‘Whole lot of luck’ spares Chester home from afternoon fire

By Shawn Cunningham
© 2017 Telegraph Publishing LLC

Chester firefighters tear away siding to look for fire underneath. Photos by Shawn Cunningham

Events could have worked out very differently this afternoon on Orcutt Drive in Chester. But when the wire from a Green Mountain Power pole to Kyle and Becky Martens’ house began arcing and caught fire, everything fell into place to keep what could have been a major fire from happening.

Just before 1 p.m., the Martens’ neighbor, Kim Rawson, heard a pop and thought it might have been a bird hitting something. When she heard another, pop she looked out her window to see that the wire had burst into flames. Rawson called 911 and then ran next door.

“I was banging on the door thinking that Becky was inside and the baby might be down for a nap,” said Rawson. “If I hadn’t been in the living room, I wouldn’t have heard it.” Luckily, the Martens’ 11-month-old baby was with Becky Martens’ mother while she took a walk.

Live electrical wires drape across a bush in the front yard while the end of the wire – next to the house – burns.

While Rawson was talking with the 911 operator, the flaming wire fell off the building and landed next to the side of the house.

Meanwhile, a mile away at Blue Hill Road and Route 11, the Chester Fire Department was setting up traffic control for a motor vehicle accident when the Orcutt Drive call came in at 1:04 p.m.

“We were here in about a minute,” Chester Fire Chief Matt Wilson said, adding that the live wire would restrict the firefighters’ use of water. “That’s why we have this set up,” Wilson said, pointing to hoses next to Rawson’s house. “If (the wire) catches the siding on fire, we can protect (Rawson’s) house but we can’t put any water on (Martens’).”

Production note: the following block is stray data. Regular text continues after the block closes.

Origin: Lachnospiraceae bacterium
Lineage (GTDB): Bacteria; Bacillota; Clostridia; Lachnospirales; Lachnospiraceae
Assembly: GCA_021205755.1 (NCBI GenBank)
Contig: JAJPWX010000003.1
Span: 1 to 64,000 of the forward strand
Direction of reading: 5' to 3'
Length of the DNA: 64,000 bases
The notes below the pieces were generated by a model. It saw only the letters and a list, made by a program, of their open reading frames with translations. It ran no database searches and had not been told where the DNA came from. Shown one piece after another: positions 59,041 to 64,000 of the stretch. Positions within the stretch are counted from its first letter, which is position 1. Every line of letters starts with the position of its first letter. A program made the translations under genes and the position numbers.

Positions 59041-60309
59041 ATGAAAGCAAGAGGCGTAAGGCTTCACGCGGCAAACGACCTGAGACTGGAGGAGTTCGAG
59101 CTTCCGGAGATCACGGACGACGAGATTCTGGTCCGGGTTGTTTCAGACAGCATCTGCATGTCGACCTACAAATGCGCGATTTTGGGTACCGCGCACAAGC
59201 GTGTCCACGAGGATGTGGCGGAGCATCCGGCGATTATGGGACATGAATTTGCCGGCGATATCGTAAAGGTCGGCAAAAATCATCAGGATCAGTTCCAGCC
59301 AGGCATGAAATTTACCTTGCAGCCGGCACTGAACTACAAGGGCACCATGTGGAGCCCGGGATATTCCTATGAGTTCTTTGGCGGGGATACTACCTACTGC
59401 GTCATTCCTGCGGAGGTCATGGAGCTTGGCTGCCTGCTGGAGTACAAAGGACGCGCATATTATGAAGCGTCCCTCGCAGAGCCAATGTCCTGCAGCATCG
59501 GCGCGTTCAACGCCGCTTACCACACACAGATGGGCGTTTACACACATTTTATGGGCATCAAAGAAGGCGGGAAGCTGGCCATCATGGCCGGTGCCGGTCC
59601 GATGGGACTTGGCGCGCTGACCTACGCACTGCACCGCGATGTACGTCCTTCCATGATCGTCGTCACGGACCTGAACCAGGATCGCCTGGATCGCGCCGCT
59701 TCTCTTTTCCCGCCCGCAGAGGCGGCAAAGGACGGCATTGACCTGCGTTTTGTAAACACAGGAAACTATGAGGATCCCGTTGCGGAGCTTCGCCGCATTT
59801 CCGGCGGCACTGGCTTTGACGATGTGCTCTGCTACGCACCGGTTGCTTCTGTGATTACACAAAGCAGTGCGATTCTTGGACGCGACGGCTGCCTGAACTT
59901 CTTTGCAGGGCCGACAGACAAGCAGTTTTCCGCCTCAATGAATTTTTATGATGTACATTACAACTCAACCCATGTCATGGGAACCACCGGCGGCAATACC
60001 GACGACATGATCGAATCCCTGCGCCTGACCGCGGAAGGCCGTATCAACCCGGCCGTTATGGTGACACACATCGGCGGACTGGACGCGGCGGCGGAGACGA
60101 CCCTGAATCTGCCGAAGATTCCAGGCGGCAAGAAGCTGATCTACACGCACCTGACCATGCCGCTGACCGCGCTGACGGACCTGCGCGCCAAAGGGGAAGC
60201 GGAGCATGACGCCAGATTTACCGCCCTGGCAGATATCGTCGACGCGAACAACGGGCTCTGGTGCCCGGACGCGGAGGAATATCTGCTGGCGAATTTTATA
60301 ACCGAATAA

GMP workers cut power to the downed line.

Shortly after the Chester Fire Department arrived, firefighters said they asked Green Mountain Power to shut down the grid, but the utility refused, saying it would send linemen to handle the situation while firefighters stood by hoping the house would not ignite. About half an hour later, a GMP truck arrived to kill the power. Firefighters were then able to inspect the burned area at the peak of the roof and confirm that the fire was out.

Damage was minimal and confined to the roof overhang. “If that’s all there is we can fix it,” said Kyle Martens.

“There was nothing but a whole lot of luck here today,” said Wilson,  learning that the siding on the house was aluminum rather than flammable wood or vinyl.

In addition to the Chester Fire Department, Proctorsville Fire, Ludlow Ambulance and Chester Police responded to the incident.

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  1. Edmund Winnicki says:

    How can, and why did GMP refuse to turn off the power? I would hope that they would be required by law to follow requests of a fire department.

  2. Thanks to all who so quickly and efficiently helped to keep neighbors and their homes safe and free from greater harm.